Setting Saturday: Aetherscape and Immersion

If you've been reading this blog long enough I'm sure you're quite aware of my post-apocalyptic/Civilization rebuilt theme with more than ///a little Gaslamp/Steampunk bend to it. I might try making stats for everything, write a guidebook type writeup for it, or... I dunno. However for the moment let's talk about the setting and leave any chance at crunchy numbers off to one side.
It all started with a bit of NaNoWriMo insanity a few years back when I was two weeks behind and just went with what my overly caffeinated brain thought worked at the time. Started out simple enough, local problem caused by a bunch of descendants from some super soldier program of yore being harassed by military elements and once they got to town pretty much anyone in the way was gonna die. Rural location, but close enough to a relatively sizable settlement that I could scene-shift with no real difficulty. Of course it being November and me being behind an eight ball it quickly devolved into airships, a fractured continent at war with itself, rambling 'it's all a in a coma patient's head' mixed with Ryan's Death scene/speech from bioshock, and ended with the protagonist in the 'real' world getting visited by the leading lady from his hallucination to prevent him from suiciding.

Thank God I scrapped all that. Even by my standards it was more than a little surreal. I'd set it aside for awhile and moved on with things. However later out of boredom I picked up the whittled down manuscript and started to wonder at the world I'd peeked at here. Then I combed through all the discarded sections to see if there were any pieces I could piece back into the story I wanted kept.

In the end what I have reminds me very much of those old and terrible pulp novels that show increasingly implausible things such as Martians, hacked together manimals, aircraft that have no realistic method of working, improbable and impossible action sequences, and I realized I'd written a modern equivilant. Airships? Check. Human offshoots treated as an acceptable slave race? Check. Weapons that do things physics says they shouldn't be able to? Definitely.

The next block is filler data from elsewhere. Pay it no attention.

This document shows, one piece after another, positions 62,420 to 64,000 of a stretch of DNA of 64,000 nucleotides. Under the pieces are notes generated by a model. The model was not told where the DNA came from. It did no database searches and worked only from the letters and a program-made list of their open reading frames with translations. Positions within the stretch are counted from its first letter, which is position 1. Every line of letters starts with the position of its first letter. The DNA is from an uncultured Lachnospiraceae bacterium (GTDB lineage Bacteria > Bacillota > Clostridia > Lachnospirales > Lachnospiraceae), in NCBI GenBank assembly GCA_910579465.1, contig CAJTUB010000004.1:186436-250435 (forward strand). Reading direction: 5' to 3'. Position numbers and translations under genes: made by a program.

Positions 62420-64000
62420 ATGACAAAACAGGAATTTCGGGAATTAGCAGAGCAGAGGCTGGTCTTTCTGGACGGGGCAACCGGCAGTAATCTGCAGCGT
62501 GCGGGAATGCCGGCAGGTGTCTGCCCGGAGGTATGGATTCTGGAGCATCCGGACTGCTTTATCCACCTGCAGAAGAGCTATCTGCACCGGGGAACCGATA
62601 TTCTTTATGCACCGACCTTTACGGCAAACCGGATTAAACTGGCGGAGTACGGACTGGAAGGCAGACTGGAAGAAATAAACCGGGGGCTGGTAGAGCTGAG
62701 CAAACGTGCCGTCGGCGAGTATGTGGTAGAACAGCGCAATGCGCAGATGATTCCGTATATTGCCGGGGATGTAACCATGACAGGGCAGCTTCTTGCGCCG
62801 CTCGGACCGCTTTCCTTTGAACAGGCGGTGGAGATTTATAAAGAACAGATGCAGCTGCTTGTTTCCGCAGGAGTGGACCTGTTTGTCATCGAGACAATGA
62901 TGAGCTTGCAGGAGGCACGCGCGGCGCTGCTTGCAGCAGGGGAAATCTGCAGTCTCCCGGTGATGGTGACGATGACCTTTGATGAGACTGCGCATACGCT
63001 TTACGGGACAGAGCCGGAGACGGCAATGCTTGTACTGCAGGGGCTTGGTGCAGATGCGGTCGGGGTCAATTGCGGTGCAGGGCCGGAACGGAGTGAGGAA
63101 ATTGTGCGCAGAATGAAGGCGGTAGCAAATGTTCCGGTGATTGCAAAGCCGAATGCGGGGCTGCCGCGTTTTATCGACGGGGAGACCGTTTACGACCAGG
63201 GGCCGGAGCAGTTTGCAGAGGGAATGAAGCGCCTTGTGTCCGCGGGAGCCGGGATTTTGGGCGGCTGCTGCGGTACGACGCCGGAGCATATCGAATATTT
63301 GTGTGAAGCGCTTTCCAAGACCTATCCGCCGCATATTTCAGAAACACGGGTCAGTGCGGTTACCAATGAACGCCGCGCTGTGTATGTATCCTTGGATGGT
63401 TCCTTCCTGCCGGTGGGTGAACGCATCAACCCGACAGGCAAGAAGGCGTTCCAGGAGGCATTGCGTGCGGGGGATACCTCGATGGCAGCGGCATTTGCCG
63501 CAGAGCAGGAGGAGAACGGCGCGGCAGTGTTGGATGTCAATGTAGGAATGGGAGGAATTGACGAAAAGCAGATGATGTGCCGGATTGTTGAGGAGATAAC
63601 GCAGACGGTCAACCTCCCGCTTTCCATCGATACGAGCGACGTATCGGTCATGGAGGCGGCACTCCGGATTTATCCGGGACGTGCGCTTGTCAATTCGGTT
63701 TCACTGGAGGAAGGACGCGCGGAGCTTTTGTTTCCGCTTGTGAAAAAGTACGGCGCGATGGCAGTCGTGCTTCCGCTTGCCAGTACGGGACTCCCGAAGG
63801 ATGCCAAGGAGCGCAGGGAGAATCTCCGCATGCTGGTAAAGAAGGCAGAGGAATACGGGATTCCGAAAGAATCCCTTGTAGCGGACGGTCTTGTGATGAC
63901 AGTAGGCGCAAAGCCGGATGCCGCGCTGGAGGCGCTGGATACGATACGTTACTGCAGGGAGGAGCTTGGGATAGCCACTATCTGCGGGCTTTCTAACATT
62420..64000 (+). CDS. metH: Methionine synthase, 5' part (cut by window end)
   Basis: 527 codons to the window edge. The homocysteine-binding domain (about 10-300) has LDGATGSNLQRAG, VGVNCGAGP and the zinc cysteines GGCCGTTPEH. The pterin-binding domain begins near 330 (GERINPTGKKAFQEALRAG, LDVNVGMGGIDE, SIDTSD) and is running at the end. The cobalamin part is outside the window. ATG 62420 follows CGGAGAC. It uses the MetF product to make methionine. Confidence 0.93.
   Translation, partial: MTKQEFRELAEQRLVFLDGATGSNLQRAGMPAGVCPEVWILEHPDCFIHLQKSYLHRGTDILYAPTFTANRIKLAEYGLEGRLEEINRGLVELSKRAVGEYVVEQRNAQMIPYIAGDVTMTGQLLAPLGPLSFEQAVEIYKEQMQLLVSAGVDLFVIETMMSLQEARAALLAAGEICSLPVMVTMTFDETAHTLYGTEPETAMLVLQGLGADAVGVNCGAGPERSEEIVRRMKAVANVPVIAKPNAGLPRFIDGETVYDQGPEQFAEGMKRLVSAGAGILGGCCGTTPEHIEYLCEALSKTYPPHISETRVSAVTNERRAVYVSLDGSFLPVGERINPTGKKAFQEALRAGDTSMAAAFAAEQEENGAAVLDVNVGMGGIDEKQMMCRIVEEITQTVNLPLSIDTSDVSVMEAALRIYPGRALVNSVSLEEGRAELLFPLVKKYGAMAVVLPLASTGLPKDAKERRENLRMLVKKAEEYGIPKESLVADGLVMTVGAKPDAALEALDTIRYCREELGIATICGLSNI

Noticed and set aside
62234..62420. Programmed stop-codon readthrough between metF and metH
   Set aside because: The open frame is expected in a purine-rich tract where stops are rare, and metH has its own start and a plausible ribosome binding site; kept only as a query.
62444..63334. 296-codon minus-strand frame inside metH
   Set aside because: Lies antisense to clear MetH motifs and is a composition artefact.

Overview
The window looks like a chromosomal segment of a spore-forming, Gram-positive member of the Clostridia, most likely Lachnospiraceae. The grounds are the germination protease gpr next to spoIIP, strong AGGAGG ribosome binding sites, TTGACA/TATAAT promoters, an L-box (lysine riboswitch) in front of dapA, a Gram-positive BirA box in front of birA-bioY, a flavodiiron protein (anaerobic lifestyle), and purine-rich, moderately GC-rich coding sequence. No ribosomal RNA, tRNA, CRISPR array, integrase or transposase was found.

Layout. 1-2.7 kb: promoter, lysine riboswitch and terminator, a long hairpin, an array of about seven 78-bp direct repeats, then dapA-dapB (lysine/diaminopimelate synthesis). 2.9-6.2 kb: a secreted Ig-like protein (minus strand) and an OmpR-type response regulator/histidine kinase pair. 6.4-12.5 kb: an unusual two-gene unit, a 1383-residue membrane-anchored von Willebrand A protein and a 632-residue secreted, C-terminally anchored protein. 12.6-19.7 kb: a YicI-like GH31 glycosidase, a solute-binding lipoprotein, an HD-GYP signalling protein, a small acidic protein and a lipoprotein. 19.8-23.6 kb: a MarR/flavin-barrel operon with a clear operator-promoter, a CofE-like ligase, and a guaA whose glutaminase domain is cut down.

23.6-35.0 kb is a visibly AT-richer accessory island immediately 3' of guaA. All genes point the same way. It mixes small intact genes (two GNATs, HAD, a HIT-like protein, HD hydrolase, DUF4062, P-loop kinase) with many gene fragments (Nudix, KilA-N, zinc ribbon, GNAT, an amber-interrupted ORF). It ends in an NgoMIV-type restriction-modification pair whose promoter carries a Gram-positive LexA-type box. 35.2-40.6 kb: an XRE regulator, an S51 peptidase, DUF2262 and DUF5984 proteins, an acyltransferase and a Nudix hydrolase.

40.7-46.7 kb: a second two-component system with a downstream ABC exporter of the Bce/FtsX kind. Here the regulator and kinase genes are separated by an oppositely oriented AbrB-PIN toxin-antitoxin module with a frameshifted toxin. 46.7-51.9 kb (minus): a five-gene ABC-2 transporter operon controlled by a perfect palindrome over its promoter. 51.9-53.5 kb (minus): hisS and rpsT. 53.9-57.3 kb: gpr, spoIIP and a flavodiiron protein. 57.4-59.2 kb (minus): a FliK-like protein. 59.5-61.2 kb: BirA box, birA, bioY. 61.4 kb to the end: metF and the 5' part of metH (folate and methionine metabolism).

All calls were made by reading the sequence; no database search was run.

So what changed? Why do I like my stuff but think all this other stuff is rubbish? I can't speak from someone else's perspective, but for me it feels like what I've written has at least a few thin excuses in place. Not much and liable to tear apart if examined, but reasons enough for me to suspend disbelief from a flagpole by it's jockey shorts and relax.

I suppose that's what should be asked of a tabletop setting/movie/stage play/video game/whatever. Do you buy the setting it presents as it stands or do you look at it and go 'wait that doens't work like that.'? If you can't feel immersed in the reality as presented then those working behind the scenes failed their job. It goes from being an actor in Lord of the Rings to feeling like you're a little kid with a bedsheet cloak stamping around your back yard waving a cardboard tube around for a sword and getting called out by your older siblings/parents/people you'd feel embarrassed doing such in front of. One feels epic and appropriate. The other makes you feel like you're about three inches high and shrinking.

This is also why I try asking for feedback. I know my head is wired different than most. So something I'm working on might feel like a living breathing space, but someone not gifted with the stack of notes shoved in my skull only sees a few limp words on screen and hangs their head in shame at my inequities.

So, for those that have read the 'after the end' materials. Does the setting seem to stand up? Does it feel like a flat world that you just don't buy? Inpuuuuuut please.

No comments: